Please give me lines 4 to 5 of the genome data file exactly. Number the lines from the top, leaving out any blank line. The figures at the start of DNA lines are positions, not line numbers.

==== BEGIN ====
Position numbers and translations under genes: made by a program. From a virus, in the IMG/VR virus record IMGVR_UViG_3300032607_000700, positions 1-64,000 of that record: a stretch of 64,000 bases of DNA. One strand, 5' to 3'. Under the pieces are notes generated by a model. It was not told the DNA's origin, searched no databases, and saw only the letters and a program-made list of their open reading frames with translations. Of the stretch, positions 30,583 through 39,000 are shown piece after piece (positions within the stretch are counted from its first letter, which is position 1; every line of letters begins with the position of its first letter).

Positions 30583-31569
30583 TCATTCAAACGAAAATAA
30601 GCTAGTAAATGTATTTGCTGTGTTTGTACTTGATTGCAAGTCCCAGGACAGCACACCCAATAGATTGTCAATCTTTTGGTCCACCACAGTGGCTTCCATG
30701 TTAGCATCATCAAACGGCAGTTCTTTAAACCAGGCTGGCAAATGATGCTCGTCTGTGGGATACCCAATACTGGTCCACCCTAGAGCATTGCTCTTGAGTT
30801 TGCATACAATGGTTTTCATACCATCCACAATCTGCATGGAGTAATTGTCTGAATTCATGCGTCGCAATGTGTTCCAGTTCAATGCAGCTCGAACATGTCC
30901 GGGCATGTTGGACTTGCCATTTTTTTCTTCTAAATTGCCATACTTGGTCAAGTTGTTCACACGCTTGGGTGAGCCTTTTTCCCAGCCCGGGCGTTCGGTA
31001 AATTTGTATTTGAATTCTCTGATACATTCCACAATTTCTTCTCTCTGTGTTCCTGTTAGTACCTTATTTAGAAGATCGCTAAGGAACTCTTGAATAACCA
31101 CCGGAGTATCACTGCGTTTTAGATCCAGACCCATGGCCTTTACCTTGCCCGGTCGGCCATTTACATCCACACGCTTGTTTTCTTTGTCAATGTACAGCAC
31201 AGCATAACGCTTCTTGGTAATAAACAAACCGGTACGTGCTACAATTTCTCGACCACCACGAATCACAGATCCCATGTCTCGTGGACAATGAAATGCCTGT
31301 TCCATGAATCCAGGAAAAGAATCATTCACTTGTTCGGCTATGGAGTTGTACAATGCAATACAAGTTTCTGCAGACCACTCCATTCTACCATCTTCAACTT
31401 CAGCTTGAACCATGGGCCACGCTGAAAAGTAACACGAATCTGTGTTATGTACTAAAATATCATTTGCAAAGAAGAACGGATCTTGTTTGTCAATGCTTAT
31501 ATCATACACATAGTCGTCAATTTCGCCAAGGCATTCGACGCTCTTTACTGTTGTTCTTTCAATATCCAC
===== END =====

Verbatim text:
30601 GCTAGTAAATGTATTTGCTGTGTTTGTACTTGATTGCAAGTCCCAGGACAGCACACCCAATAGATTGTCAATCTTTTGGTCCACCACAGTGGCTTCCATG
30701 TTAGCATCATCAAACGGCAGTTCTTTAAACCAGGCTGGCAAATGATGCTCGTCTGTGGGATACCCAATACTGGTCCACCCTAGAGCATTGCTCTTGAGTT